I sit at my computer, words flowing through me as I type madly on the keyboard. A story has me in its grip and I’m unaware of anything other than it. I need to capture its essence before it leaves me.
I’m dimly aware of the screen door opening, the soft sound of footsteps, but I ignore them. I am focused on the story. Something tickles my subconscious brain. These aren’t the normal sounds of my house. The cat makes the screen door slam when he comes in or goes out. The screen door didn’t slam this time. Something is wrong.
The hair on the back of my neck stands out. I feel a shiver along my spine. Someone is in the house. I very quietly push back my desk chair and tiptoe to the baseball bat that sits in the corner of the office. Brandishing it, I creep towards the noise. Its in the parlor. I can hear someone breathing.
I see someone bending over trying to disconnect the cables from the TV. He has already detached the TV from its stand. I go berserk. I whip the baseball around and catch him on the ear. He grunts and turns towards me. I didn’t hit him hard enough. He starts walking towards me as he pulls a knife out of his pocket. I look for a sign of compassion in his eyes. I see nothing other than the gleam of violence as he comes towards me. No time to think. No time to wind up for another whack on his head with the bat.
I hold the bat down low like I’m submitting. But I still have a tight grip. He plants his feet, getting ready to stab – I raise the bat between his legs as hard as I can. He goes down. I’m frozen. I can’t seem to move my feet to run. I count three agonizingly slow seconds, making myself breathe. Then I run towards the front door.
Thoughts start to flash through my head. If I run down the steps towards the street, he’ll see me. I don’t how long he will be incapacitated or how fast he can run. Instead, I run around to the side porch and crouch beside the wall of the house. He won’t be able to see me, but I’m also trapped. My breath comes in ragged gulps. My heart is galloping. I raise the bat over my head and wait, willing my heart rate to slow.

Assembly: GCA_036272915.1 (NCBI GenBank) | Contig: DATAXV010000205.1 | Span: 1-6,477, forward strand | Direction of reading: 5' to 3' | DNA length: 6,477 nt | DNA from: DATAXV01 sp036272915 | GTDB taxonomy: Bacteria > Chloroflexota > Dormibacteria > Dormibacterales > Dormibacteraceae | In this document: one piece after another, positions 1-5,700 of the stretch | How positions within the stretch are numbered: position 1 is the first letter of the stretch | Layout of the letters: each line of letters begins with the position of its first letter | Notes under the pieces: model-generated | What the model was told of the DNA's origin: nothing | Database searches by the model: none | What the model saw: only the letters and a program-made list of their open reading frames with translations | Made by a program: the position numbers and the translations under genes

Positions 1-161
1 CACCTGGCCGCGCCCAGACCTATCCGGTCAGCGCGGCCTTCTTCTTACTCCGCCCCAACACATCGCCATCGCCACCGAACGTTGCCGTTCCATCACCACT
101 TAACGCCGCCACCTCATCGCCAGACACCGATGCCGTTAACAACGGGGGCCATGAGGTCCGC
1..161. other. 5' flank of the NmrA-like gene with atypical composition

Sirens. Coming closer. A neighbor must have seen something wrong and called 911. I silently thank whomever called.
I hear footsteps pounding towards the door. The guy bursts through the door and looks around wildly. His knife is held high, ready to throw.
Brakes screech and doors slam. “Police! Drop the knife! Now!” From my hiding spot, I see three police officers standing on the sidewalk, guns out and aimed at the guy with the knife.
He raises his knife arm.
I whip around the corner and bring the bat down on his wrist as hard as I can. He looks surprised. The knife drops and skitters along the bricks of the porch. The guns swivel towards me. I drop the bat and raise my hands. My entire body is shaking from the adrenaline rush. As the adrenaline leaves my system, I sink to the ground and sit.
The next few minutes are a blur of colors and noise. Police officers storm the porch, handcuff the guy, arrest him, haul him out to a car, and ask me if I’m ok. I nod. I think I’m ok. I don’t know for sure. I’m a little dazed.
“Ma’am, why did you hit the guy with a baseball bat? He could have stabbed you.” We’re sitting at the kitchen table. One police officer gets me a glass of water.
“I didn’t think. I just acted.”
“Thank you” he replies.
They walk back down the front steps, shaking their heads about middle-aged woman fiercely wielding a baseball bat while being faced with a guy with a knife and police officers with guns.
I walk to the back door and flip the lock. The cat can meow when he wants to go out.